Tuesday, May 1, 2012 — Blog by SFNToday
The Camel’s Nose is Under the Tent
Actually, the camel is marching straight up the steps to the rotunda of the Capitol Building in Washington, DC.
About a year ago I wrote about the Humane Society of the United States (HSUS) explaining that what you see and what they want you to believe they are, and what they’re actually about are vastly different. You see, they want us to think they are working with animal shelters across the country to promote pet adoption, spay and neuter programs, stop animal abuse, stop puppy mills, etc. All good things…right? Right. But, that’s not really their agenda…their true agenda is to derail the food animal production business in this country.
Here’s the scary part, they are succeeding!
How? California’s Proposition 2 that passed in 2010 dictating the size of the cage in which a laying hen can be kept, putting hundreds of laying operations out of business because they don’t have the land to expand to comply with the new regulations, and still keep enough birds to be profitable. This was their first big success. Then there’s the deal they made with Ohio…we’ll do what you ask if you don’t sue us, or put a proposition on our ballot. That’s just a couple.
Their tactics are to approach a state about practices of raising certain animals, not usually a cornerstone of the state’s ag economy, then threaten and bully them by whatever means work best, into doing what THEY think is best for the animals. HSUS’ overall goal has all along been to get a national bill into consideration in Congress. Well, now they’ve done that too in the form of House bill HR 3798 which seeks to establish a national standard for caging laying hens.
From PRNewswire, April 18th: “HR 3798 would codify a controversial agreement between the United Egg Producers (UEP) – the egg industry trade association recently sued for an alleged price-fixing scheme – and the Humane Society of the United States (HSUS) which is now endorsing the same egg factory cages it previously opposed.”
The Senate version is surely to follow.
So, how are they doing all this, and what does HSUS have on these states and organizations that makes them do whatever they ask? A Smith & Wesson? Digging humiliating skeletons out of the closet? Nooooo…money. Remember those cute doggies and kitties in animal shelters that I mentioned earlier? Uh huh…they use those companion animals’ plight to tug on our heart strings, raising copious amounts of money, then use the funds they take from the unsuspecting public to further their nefarious agenda.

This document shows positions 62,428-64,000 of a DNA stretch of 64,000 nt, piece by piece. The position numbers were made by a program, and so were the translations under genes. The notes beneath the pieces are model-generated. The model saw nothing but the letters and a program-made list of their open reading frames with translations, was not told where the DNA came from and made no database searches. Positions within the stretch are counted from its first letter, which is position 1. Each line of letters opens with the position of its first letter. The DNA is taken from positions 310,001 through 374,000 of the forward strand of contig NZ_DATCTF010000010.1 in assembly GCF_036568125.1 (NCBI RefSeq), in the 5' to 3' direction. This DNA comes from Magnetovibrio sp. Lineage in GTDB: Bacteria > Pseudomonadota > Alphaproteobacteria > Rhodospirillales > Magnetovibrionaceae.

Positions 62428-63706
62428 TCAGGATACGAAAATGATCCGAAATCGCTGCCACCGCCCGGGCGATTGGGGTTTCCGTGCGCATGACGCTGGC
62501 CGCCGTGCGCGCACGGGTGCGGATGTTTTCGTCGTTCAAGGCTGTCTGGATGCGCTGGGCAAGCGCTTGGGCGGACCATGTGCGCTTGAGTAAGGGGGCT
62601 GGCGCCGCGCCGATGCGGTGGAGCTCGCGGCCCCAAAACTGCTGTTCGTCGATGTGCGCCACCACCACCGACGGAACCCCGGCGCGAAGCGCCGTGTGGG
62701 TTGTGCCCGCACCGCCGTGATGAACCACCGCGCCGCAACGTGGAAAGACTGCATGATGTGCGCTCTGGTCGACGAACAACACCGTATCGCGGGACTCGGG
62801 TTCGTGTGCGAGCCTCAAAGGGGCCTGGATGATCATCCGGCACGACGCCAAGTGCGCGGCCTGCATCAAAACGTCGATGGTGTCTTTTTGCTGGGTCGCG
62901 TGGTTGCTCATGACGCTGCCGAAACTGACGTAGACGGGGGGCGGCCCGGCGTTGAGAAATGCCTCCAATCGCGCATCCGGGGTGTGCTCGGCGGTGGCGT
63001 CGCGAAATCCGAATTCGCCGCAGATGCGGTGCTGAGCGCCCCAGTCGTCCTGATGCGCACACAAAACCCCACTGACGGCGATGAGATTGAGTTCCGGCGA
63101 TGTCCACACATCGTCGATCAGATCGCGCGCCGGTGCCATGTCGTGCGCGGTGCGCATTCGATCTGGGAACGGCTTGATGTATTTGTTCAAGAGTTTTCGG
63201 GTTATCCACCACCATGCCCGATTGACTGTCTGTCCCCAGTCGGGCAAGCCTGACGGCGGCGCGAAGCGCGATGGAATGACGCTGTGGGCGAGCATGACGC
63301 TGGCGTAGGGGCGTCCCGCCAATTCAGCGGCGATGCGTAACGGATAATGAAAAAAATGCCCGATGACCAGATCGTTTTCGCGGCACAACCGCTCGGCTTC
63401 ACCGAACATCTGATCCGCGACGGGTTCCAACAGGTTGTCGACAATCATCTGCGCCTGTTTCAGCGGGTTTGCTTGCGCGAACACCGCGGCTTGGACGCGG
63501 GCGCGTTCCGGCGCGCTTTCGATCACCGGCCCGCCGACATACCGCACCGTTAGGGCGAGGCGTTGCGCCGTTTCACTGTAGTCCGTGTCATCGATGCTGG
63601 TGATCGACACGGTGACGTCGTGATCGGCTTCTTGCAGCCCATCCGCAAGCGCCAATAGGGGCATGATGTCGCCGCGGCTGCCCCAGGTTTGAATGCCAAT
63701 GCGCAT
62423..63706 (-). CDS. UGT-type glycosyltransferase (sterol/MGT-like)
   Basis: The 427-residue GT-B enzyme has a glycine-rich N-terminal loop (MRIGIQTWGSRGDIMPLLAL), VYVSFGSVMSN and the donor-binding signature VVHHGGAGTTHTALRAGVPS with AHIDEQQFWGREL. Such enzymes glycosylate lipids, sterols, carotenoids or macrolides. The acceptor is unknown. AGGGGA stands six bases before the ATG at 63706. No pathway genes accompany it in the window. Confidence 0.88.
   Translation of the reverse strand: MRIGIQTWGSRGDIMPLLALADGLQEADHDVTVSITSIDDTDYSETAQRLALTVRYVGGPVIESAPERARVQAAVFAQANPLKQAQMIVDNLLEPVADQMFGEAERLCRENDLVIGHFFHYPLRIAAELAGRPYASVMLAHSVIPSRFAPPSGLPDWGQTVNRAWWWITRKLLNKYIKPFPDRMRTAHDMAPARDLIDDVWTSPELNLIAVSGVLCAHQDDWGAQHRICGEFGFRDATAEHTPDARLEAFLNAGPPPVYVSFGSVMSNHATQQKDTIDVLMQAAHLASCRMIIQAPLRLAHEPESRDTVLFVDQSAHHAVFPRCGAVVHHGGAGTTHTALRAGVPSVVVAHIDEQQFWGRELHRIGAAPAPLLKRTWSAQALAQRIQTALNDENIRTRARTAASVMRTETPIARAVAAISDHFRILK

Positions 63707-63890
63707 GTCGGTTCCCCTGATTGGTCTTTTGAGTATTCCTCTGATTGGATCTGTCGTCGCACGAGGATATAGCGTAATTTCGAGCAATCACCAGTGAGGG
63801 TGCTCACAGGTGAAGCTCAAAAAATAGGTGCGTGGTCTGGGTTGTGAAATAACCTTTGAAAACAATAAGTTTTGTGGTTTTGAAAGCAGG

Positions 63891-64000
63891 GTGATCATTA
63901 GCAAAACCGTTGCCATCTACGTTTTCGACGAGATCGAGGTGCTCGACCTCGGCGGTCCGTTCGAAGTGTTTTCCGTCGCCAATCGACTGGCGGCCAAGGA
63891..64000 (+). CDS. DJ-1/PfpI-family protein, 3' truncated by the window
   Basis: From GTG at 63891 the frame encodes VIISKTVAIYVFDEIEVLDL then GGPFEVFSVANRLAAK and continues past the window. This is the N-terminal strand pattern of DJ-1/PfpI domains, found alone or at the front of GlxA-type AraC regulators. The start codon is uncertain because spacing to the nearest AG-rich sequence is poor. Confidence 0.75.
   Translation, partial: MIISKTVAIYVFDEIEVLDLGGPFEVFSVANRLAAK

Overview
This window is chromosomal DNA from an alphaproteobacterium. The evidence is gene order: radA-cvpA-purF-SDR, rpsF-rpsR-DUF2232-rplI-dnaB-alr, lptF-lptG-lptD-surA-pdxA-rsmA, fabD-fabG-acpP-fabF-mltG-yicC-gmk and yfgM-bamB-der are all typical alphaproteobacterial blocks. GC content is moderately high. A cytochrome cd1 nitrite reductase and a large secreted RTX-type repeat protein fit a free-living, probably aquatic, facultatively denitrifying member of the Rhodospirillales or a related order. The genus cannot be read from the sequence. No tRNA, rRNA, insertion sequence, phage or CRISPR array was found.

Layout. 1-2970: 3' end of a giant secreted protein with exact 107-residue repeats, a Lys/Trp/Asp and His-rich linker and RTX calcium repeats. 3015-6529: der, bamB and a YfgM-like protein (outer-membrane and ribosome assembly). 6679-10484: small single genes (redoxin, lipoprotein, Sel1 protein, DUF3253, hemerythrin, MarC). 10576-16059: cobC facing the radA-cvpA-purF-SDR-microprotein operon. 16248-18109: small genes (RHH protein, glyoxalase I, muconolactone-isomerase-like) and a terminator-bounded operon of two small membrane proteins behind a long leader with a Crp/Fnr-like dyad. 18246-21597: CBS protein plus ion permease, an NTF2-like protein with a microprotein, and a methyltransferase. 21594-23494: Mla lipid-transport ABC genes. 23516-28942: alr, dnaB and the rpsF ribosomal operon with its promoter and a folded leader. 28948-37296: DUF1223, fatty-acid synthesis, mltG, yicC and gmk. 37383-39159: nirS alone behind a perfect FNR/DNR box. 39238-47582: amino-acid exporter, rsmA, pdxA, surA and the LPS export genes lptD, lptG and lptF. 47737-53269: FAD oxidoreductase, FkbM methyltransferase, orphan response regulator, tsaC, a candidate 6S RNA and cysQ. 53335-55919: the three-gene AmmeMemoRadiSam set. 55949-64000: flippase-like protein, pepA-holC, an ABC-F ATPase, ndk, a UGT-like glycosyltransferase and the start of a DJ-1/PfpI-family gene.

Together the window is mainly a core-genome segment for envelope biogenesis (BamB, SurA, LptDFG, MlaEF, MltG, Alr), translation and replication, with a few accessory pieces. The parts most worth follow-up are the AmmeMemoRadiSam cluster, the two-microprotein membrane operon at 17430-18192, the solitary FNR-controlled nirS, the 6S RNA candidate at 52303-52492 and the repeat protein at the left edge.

Last time I checked, the economy is, while recovering, still on shaky ground. These states and organizations simply do not have the funds to finance a protracted legal fight against HSUS, a fight that HSUS can well afford, so they come to a compromise that all can live with, keep initiative’s off the ballot, where the non-ag public could have a heavy hand, and saving hundreds of thousands of dollars in the process. Pretty clever if you ask me.
So, what now?
It’s been the theme song of agriculture for quite some time now…”talk about what you do, tell your story to the non-farming public…” well, in addition to that, we need to tell people the truth about the Humane Society of the United States and their agenda. For instance, last year at the Southern Farm Show, I saw a young woman carrying a HSUS tote bag, an incentive I’m sure for donating money on a monthly contract. Do you think a tree-hugging vegetarian would have been walking around a huge farm show that for all intents and purposes is dedicated to conventional agricultural production? Me either. She thought she’d been donating money to help companion animals in shelters. Not being the shy type, I spoke with her, and sure enough that’s exactly what she thought, and wasn’t pleased when I told her the truth, and told her how she could verify what I was telling her.
Money can talk for you, too
Advertising is a big part of the foundation of the American economic system. It’s advertising that entices you to spend money on products, and broadcasts and other published works depend on advertising to remain either free, or low cost. If you see an HSUS ad anywhere in your life, threaten to stop utilizing that service. If you hear an ad on the radio, call the station and tell them you’re switching to their competition immediately AND telling all your friends and relatives, unless that ad is removed. If you see an ad in a magazine or newspaper, send an email saying that you’ll no longer purchase that publication as long as they continue to sell advertising to HSUS. Then explain to them why, and what HSUS is really about…I bet more times than not the ad contract with HSUS won’t be renewed. Think of it this way, if you have a bad meal or bad service at a restaurant, you don’t go back…right? Chances are you tell some folks about it, too. Same idea.
If you don’t think it’s important, just remember that camel marching straight up Capitol Hill telling lawmakers how you should run your farm.
If you’d like to learn more about HSUS, just Google them, there’s press on them every week.
As always if you have comments or questions about this blog or anything else on SFNToday or Southern Farm Network, I invite you to contact me either at firstname.lastname@example.org or 919.882.3708, I welcome anything you have to say.
Director, Southern Farm Network & SFNToday
May 1, 2012